If you’ve heard different interpretations of employee engagement, don’t feel alone. It can mean many things to many people. Some may say it focuses on how committed employees are to the mission and goals of the company. Others may cite how satisfied employees are with their work. There are plenty of other definitions in between.
Whatever your working definition of employee engagement, one thing is clear: if employees are not engaged, it’s time to make some changes. Those changes will often begin with you.
One of the first things that you should understand is that disengagement is different from an associate having a bad day. We’ve all had this kind of day. It doesn’t mean a lack of engagement; it simply means that today isn’t going to be among the best. Tomorrow is likely to be a different story.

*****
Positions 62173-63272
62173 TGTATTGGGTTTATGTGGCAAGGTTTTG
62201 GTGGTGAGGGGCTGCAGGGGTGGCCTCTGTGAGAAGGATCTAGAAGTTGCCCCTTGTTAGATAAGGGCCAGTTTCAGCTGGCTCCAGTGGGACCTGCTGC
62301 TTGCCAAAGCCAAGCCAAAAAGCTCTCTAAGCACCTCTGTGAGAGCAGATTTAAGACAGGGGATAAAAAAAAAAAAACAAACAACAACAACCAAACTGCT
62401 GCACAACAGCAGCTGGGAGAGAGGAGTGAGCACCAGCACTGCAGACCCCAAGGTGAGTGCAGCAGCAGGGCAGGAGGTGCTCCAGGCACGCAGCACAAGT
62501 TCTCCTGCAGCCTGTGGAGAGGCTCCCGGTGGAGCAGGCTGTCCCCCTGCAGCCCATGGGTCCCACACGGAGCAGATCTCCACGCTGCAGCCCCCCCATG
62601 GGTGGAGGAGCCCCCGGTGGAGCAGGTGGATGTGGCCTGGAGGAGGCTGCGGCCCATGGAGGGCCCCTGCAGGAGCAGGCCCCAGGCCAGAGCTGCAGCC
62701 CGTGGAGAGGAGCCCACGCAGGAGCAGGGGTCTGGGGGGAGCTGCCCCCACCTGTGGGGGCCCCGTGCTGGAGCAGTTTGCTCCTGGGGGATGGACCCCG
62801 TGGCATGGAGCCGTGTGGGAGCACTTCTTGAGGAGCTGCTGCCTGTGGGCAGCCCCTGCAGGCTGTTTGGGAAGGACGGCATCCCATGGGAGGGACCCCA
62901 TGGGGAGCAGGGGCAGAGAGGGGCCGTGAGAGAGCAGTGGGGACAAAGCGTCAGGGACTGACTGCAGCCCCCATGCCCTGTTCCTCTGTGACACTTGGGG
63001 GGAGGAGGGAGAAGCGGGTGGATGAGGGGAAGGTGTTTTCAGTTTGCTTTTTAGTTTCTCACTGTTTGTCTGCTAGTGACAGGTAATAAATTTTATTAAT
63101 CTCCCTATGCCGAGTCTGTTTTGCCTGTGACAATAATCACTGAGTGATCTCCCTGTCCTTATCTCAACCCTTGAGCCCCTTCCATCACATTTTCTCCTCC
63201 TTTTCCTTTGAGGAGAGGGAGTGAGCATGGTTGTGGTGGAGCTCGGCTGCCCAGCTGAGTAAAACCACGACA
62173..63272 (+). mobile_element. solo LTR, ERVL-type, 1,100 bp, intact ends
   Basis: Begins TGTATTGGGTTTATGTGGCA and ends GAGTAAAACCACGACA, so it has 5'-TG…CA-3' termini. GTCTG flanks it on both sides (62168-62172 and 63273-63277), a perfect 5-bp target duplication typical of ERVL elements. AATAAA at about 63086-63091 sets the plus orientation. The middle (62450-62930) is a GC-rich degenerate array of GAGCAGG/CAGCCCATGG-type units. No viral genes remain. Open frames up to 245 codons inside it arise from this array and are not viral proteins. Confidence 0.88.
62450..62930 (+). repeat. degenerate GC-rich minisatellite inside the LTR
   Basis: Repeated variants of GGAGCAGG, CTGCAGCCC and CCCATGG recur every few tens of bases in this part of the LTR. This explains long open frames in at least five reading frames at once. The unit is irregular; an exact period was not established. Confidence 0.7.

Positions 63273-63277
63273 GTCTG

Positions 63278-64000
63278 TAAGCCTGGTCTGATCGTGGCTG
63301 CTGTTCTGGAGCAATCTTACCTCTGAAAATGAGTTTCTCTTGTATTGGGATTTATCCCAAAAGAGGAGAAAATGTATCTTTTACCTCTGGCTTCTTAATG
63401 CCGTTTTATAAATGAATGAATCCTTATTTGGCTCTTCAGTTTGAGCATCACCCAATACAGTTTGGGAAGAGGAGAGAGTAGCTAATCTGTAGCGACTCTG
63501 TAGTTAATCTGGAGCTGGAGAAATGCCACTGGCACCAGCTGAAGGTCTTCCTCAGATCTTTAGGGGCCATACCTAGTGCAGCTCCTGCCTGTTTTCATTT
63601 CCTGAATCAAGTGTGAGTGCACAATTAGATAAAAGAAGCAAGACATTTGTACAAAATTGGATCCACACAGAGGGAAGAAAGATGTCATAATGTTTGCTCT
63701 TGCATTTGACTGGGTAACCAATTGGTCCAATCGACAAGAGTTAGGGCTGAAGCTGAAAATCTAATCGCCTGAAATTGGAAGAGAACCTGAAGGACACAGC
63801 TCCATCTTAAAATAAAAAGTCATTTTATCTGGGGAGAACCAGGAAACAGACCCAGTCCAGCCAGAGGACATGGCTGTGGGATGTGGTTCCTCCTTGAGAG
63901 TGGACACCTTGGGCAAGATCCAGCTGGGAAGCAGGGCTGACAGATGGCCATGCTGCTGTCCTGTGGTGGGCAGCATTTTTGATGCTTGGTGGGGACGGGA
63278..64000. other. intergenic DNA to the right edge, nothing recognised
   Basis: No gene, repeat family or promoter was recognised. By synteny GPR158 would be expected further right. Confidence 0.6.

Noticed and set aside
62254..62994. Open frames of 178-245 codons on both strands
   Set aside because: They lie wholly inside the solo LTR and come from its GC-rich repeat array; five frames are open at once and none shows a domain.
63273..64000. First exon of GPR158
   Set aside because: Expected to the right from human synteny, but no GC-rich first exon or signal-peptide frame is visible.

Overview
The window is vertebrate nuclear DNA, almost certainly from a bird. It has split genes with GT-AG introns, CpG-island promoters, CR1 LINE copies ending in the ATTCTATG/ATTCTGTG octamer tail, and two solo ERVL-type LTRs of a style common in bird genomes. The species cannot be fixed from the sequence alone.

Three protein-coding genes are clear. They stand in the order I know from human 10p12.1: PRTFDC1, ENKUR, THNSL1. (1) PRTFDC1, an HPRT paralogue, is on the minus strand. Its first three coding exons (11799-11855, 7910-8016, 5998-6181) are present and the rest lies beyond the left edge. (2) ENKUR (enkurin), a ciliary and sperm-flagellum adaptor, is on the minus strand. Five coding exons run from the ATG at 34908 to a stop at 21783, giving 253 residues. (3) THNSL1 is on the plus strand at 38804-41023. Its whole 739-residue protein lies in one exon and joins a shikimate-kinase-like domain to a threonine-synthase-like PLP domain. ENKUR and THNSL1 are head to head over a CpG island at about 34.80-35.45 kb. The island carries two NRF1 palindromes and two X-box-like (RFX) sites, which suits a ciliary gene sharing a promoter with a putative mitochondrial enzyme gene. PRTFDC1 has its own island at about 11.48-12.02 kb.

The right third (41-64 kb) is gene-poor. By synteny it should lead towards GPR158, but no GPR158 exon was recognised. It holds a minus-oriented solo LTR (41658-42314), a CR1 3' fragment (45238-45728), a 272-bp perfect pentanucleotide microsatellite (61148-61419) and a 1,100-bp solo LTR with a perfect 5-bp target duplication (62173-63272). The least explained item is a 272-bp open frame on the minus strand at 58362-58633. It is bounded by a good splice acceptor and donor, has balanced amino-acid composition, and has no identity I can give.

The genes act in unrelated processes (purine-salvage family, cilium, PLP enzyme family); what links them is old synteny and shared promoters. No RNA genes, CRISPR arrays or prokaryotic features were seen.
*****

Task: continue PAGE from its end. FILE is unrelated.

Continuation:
How do you know that the employee is disengaged rather than having one of those days? Continuity is a good sign. A string of bad days indicates the development of a pattern that should be addressed.
A Gallup poll indicated that the percentage of disengaged employees has averaged 70% for almost 20 years. Compare this to research showing that 71% of managers feel that employee engagement is critical to their company’s success. Clearly, there is work to be done to better engage employees.
Several factors contribute to disengaged staff. Some of these include:
Over time, these perceived “lacks” will begin to manifest in several different ways.
Disengaged associates do have an immediate impact on the team. Past that, there’s a ripple effect that impacts everyone from the manager to the customers. To help you understand how disengagement permeates throughout the organization and ultimately affects the company sales, the environment for the entire team, and customer experiences, here are three examples to consider.